“I’m not talking about business rules! We first need to sign a contract with our supplier.” This statement or one of its many possible variants is given often when I talk about the importance of business rules.
And recently I understood why. The challenge lies less in the understanding that certain parts of the contracts make part of the business rules. Whenever I emphasize this in my conversations on business rules, I face complete agreement.
The key issue here is the point in time when you start defining business rules.
The common understanding is that you begin defining the business rules after signing a contract with your customer and after assigning a team to do it. But it is actually not the case. You already set up a number of rules quite some time before you sign a contract.
Let us go back to the definition of the business rules we addressed in the first article of the Bitesize series on the Business Rules
We pointed out there that any decision made in respect to a product or service is a business rule and you will agree with me that you start making those decisions as soon as you decide to make your product idea a reality. This is of course true when it comes to a completely new and standalone product, like a car or a piece of software. But what happens to a complementary product? Such as a technical manual describing another product.
What does this mean for a S1000D implementing project?
The very first business rule in this case usually appears when you customer requires a technical manual to be in conformance with S1000D. So the initial decisions are made already during the very first negotiations about a possible common project.
The requirement for S1000D to be applied to a technical manual is not the only decision made. The number of the S1000D Issue to use, which types of manual to produce, and often also delivery format are communicated to you during the contract negotiation.
Or maybe not even to you as a technical publication responsible, but to your boss. To the person responsible for the whole product, which is described by the technical manual you produce.
A certain set of business rules is “imposed” on you even before you start thinking how to implement S1000D. The customers acquiring products with manuals to go along with S1000D often make those decisions long before they look for a supplier. And then they expect the suppliers to adhere to these decisions.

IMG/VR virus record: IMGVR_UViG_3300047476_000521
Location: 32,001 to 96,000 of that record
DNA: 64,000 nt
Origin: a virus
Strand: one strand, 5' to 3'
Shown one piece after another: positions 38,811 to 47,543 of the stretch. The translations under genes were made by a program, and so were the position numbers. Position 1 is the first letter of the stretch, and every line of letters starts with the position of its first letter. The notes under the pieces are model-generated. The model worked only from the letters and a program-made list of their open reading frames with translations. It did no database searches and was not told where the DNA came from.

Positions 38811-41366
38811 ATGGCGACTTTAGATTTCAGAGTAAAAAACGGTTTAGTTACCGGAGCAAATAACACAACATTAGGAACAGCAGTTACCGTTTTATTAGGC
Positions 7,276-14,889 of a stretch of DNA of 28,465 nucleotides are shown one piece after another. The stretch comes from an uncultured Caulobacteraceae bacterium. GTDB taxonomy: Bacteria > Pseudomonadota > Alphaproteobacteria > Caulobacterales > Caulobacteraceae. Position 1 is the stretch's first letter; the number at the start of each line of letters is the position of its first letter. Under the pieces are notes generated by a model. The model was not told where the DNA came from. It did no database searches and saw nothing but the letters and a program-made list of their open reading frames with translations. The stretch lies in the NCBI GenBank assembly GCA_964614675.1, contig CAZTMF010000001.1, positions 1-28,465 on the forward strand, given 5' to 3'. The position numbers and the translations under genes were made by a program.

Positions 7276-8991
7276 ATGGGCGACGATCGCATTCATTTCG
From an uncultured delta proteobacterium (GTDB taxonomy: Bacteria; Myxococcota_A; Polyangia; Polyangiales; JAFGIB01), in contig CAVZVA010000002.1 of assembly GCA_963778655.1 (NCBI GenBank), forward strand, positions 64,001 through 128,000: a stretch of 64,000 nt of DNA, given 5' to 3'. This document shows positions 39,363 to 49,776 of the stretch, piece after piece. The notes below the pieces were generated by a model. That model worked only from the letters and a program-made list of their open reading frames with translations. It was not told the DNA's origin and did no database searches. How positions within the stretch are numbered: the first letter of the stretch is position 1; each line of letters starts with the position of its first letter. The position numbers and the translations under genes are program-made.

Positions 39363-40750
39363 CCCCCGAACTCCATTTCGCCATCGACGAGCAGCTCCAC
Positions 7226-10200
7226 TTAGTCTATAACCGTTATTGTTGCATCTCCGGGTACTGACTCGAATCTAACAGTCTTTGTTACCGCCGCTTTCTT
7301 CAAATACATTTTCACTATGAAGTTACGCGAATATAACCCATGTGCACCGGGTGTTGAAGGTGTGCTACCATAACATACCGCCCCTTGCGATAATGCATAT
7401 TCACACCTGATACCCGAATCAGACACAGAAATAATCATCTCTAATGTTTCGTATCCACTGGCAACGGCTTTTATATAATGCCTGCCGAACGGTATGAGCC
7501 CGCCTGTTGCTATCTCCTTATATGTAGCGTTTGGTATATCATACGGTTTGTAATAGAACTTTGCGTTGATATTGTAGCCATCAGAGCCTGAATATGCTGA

The biggest challenge related to this is that the knowledge generated during all those negotiations and decision making on either side and together is documented in a multitude of documents, with a significant part of them at times being lost or ambiguous.
Business rules is a vital and the most efficient concept that allows you to bring all the decisions made in frames of your project into one consistent knowledge base of decisions. The clue here is to start recording all the decisions in a consistent manner and keep track of them as early as possible.
This means that you start recording them as soon as the idea of the project appears. Or latest when your boss calls you to him and says, “I have this exciting project for you to take over.”
Looking to learn more about Business Rules in the world of S1000D?
Book your place on our S1000D Business Rules training course delivered by Victoria Ichizli-Bartels.
This course is for anyone who needs an understanding of the principles of S1000D prior to implementing the standard. It covers the technical and business aspects of Business Rules and how to implement it and its implications for technical publications. Find out more.
About Victoria Ichizli-Bartels
Victoria has been working with S1000D since 2004, first for German Defence, then for a major S1000D software vendor and today as part of her own business. In the S1000D community, Victoria serves as the Business Rules Working Group (BRWG) chair since 2005.
To book your place call +44 (0)20 8722 8400 or email firstname.lastname@example.org